Can Going Out With Wet Hair Make You Sick? This Is Why The Old Wive’s Tale Has Stood The Test Of Time
Maybe you’ve always believed your parents and grandparents know best, but it may be time to second guess some of the tidbits of wisdom they’ve passed down about physical health. One of the most common beliefs — or, more accurately, old wives’ tales — that’s has been passed down from generation to generation is that going outside with wet hair can make you sick. No one really knows how this would work, since wetness doesn't inherently make you more attractive to germs. But, if you're the kind of person who doesn't like to blow dry your hair before going out, and you (like most people) are more prone to getting sick during the winter, I can see how the association could be made.
The truth is, however, a lot more complicated than that. Wet hair has a bad reputation of causing health issues, but most researchers agree that being cold — whether due to wet hair, or a lack of a jacket — doesn’t actually contribute to contracting the common cold.
"You cannot catch a cold or the flu simply from going out with wet hair during winter," Anita Skariah, DO, a physician who specializes in internal medicine and pediatrics at UNC Healthcare, tells Bustle. "Some wives’ tales are valid conclusions from observations people have made through the years, but this one has not been proven conclusively, so far — despite a few studies investigating this."
While wet hair in freezing temperatures or snow will definitely cause discomfort, you’re more like to get sick because of your environment. "What puts you at risk is exposure to germs," Skariah says, explaining that, "Touching surfaces that may have virus-causing germs, and then touching your mouth, or nose transfers the germs into your system."
Further, the common cold and flu viruses are transmitted through bodily fluids of people already infected. When someone who is sick sneezes, coughs, or blows their nose, they actually release respiratory droplets into the air that spread the sickness. (Gross, but true.)
Though the idea your wet hair is making you sick is not true, this could be why the myth has persisted: As Health reported, wet hair cannot increase your chances of catching a cold, “unless you are so cold that you get hypothermia, which could make you susceptible to infection.” Also, since common colds and the flu tend to occur during winter or rainy seasons, people have made the assumption that cold weather equates to sickness. However, winter actually means you tend to spend time indoors, in close proximity with a whole bunch of people and their germs.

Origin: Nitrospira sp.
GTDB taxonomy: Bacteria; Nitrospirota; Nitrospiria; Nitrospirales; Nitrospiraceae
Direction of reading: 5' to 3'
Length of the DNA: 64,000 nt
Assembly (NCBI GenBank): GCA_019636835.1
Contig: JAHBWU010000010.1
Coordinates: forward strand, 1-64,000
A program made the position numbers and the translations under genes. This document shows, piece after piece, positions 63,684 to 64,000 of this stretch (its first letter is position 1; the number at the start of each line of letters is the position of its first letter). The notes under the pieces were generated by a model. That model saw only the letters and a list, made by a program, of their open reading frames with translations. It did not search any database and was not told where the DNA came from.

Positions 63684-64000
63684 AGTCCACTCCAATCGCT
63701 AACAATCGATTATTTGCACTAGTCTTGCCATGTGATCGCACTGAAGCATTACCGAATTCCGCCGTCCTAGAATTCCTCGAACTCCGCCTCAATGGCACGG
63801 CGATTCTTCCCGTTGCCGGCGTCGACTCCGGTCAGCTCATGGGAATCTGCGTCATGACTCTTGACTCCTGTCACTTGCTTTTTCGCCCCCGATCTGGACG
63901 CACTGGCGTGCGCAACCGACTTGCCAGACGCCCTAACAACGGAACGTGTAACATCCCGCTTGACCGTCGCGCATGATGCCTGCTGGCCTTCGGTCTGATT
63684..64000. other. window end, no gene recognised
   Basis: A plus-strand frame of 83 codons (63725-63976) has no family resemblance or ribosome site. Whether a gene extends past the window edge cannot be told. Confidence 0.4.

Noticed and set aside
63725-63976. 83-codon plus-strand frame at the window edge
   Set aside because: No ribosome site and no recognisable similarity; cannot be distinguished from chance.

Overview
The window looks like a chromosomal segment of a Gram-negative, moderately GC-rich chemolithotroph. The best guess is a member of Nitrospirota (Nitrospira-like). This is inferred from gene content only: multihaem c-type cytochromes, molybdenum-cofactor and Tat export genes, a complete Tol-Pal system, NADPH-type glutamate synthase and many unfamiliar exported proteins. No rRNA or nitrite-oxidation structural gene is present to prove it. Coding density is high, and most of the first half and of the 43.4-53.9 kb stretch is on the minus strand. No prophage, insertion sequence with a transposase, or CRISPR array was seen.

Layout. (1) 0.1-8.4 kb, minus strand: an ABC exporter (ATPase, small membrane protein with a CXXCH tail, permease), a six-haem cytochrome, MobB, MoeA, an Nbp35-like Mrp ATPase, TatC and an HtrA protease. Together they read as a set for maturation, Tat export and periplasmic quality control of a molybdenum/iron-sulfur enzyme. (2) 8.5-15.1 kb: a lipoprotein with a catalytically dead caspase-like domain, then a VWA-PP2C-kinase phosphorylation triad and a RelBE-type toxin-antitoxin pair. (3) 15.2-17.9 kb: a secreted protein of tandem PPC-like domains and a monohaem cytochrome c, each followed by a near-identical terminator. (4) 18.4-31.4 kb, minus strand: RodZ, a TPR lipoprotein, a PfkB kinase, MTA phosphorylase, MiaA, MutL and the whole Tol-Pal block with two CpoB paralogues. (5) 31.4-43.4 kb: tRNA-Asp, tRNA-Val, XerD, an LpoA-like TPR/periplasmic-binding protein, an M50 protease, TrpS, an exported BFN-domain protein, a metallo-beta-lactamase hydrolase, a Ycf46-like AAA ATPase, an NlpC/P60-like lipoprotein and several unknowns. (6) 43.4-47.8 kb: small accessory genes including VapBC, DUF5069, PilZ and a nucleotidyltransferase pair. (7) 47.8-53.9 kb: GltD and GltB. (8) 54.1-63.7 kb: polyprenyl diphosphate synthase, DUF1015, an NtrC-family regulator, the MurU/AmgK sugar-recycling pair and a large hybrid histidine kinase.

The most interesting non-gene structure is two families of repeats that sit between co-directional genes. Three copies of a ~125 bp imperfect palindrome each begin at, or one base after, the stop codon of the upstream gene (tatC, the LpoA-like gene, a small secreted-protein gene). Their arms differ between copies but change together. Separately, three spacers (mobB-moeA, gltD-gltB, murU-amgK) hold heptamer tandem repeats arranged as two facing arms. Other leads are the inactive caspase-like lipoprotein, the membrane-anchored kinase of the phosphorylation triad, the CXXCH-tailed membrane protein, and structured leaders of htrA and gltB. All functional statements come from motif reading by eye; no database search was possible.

Most of the lessons many of us were taught as children about physical health and wellness are not completely accurate, or accurate at all. In addition to the wet hair myth, chicken noodle soup may be comforting, but it definitely won’t cure a cold. “The five-second rule” has also been determined by many studies to be a myth — meaning, the minute you drop your food on a germy surface, it is contaminated. Even the idea that you can cut out moldy spot in bread, and still safely eat it, is untrue. "With soft food, it's very easy for the roots [of the mold], or the tentacles, or whatever creepy word you want to use, to penetrate" deeper into the food,” Marianne Gravely, an information specialist for the United States Department of Agriculture, told NPR in 2017. So, you may want to double check the advice you were taught as a kid is substantiated by science.
If you are experiencing constant colds and sickness, it’s not because you’re showering before you head out the door. And while wet hair is definitely not to blame, your cold could be caused by you ignoring some of the other classic hygiene tips your parents taught you. Since viruses are transmitted through bodily fluids, sneezing and coughing into your elbow actually does significantly reduce the spread of the common cold or viral illnesses. Additionally, the CDC suggests washing your hands for at least 20 seconds with soap — yes, they literally suggest singing “Happy Birthday” twice — and washing them often. This becomes especially important in the midst of flu season (aka, mostly winter).
All-in-all, Skariah says, "Cool and dry conditions enhance Influenza A survival in temperate climates. So, grandma was correct that being out and about during winter can lead to catching a virus — just not from wet hair."
Even if you prefer to blowdry your mane before you go out, don’t fall for the myth that it can protect you from getting sick. Your wet hair will not make you sick, but your hygienic habits definitely can.
This post was originally published on December 14, 2017. It was updated on July 1, 2019.